SHULTZ-Dining hall; first used September 1962. Cost $1,069,925; 55,390 sq. ft. Can feed more than 2,000 students at a single meal. Decorative aluminum seals on front of building were crafted by Armento Architectural Arts, Buffalo, N. Y. Named for John Henry Shultz, mess steward, 1898-1912 and 1915-17.

SLUSHER-Residence hall; construction begun fall 1971. Cost $3,545,144; 125,168 sq. ft.; houses 622 students. Named for Clarice Slusher (Pritchard), registrar, 1937-63.

SMYTH-Academics; once known as Natural Science Building. First section completed 1939; cost $127,650; second section completed fall 1950; cost $485,300. Building contains 65,430 sq. ft. Named for Ellison Adger Smyth Jr., professor of biology, 1891-1925.

"SOLITUDE"- Oldest structure still standing on campus. Frame house built in 1859 by Col. Robert Preston, who inherited estate from his father, Virginia Governor James P. Preston. Forty acres, the house, and several farm buildings on the estate were purchased by the board of vistors in October 1872 for $21,250. Was used as a veteran's club following World War II and later as a clubhouse for "Hokie Club" activities.

SQUIRES STUDENT CENTER -Formerly known as Student Activities Building and Squires Hall. Consists of an inner core (the original Squires Hall) and a surrounding building added later.The original Squires Hall was completed in May 1937 at a cost of $224,750 and contained 54,366 sq. ft. It was named in 1949 for John H. Squires '05, who had donated $10,000 toward the structure. Civilian students had their dining hall in the building from September 1937 to September 1939. The original building was closed in 1966 for the surrounding addition and renovation. Construction began in 1967. The new building reopened in 1969 but was not completed until winter 1970; it was renamed Squires Student Center and dedicated May 12, 1970. The present building contains 162,848 sq. ft. and cost approximately $3,500,000. Among the present facilities are two ballrooms, a 512-seat theater, cafeteria, snack bar, an 8-lane bowling alley, a 24-table billiard room, a table tennis room, 30 meeting-conference rooms, a music practice room, an art gallery, arts and crafts rooms, lounges, and offices.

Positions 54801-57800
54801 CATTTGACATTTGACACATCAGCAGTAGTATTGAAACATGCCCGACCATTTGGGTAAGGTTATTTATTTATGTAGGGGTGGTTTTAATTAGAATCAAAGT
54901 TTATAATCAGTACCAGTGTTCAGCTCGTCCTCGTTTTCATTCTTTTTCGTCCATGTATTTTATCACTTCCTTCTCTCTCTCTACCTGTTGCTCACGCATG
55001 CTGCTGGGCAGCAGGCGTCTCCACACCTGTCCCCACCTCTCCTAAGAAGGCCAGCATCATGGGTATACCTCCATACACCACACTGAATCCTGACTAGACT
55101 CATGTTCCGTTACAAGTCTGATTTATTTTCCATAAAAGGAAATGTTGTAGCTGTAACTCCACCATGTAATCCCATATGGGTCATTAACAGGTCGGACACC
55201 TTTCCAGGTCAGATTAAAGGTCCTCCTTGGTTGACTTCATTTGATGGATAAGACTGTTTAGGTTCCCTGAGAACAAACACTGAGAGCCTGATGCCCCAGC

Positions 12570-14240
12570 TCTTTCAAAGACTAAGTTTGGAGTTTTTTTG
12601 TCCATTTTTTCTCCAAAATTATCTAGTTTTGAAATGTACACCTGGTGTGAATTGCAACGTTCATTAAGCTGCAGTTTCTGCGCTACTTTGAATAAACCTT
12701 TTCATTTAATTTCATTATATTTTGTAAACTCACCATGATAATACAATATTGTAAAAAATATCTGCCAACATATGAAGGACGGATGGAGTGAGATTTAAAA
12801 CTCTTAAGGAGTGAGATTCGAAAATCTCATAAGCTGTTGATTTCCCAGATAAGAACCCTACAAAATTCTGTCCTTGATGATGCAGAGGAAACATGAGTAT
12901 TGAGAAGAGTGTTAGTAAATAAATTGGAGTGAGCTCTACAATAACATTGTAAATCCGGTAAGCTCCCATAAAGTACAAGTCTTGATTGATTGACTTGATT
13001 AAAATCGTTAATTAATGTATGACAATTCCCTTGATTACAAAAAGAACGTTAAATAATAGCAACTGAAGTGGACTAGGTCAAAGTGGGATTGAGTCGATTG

THOMAS-Residence hall; first occupied fall 1949. Cost $427,185; 37,775 sq. ft.; houses 244. Closed for renovation after fall 1969; reopened fall 1970. Named for Sgt. Herbert J. Thomas '41, one of three World War II alumni recipients of Congressional Medal of Honor (posthumous).

UNIVERSITY CLUB-A faculty group organzied the University Club in 1925. Club house built on land leased from the university. Completed 1930. Cost $38,000; 8,763 sq. ft. Once contained dining room that ceased operations in September 1935 when old Faculty Center dining room opened.

VAWTER-Residence hall; first occupied fall 1962; dedicated May 16, 1966. Cost $1,000,872; 58,852 sq.ft.; houses 325. Named for Charles Erastus Vawter, member of the board of visitors (1886-1900) and rector of the board (1891-1900).

WALLACE-Academics, laboratories, home economics administration. Construction begun 1966; basement and first two stories occupied January 1969; building will accommodate two additional stories; dedicated Oct. 24, 1968. Cost $1,250,00; 49,256 sq. ft. Named for Maude E. Wallace, state home demonstration agent 1929-38; assistant director of Extension 1938-59.

WAR MEMORIAL CHAPEL-(See Memorial Chapel).

WAR MEMORIAL GYMNASIUM-(See Athletic Facilities, Memorial Gymnasium).

WHITTEMORE-Academics and laboratories; first three floors completed summer 1971; will accommodate three additional stories. Cost $1,923,800; 72,381 sq. ft. Named for John W. Whitemore, faculty member 1928-63; dean of engineering 1952-63; died 1963.

WILLIAMS-Academics and arts and sciences administration; completed July 1953; dedicated Oct. 24, 1953. Cost $611,514; 46,848 sq. ft. Named for John E. Williams, professor of mathematics, 1903-43; dean of the college, 1924-43; died 1943.

YMCA BUILDING-Known as Military Building 1937-66; Student Personnel Building 1966-72; Performing Arts Building 1972-present. Built for YMCA use in 1899 through alumni subscriptions; cornerstone laid June 20, 1899. Cost $20,729; 13,005 sq. ft. YMCA offices moved to Squires Hall in 1937.


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updated March 3, 2002 (GMc)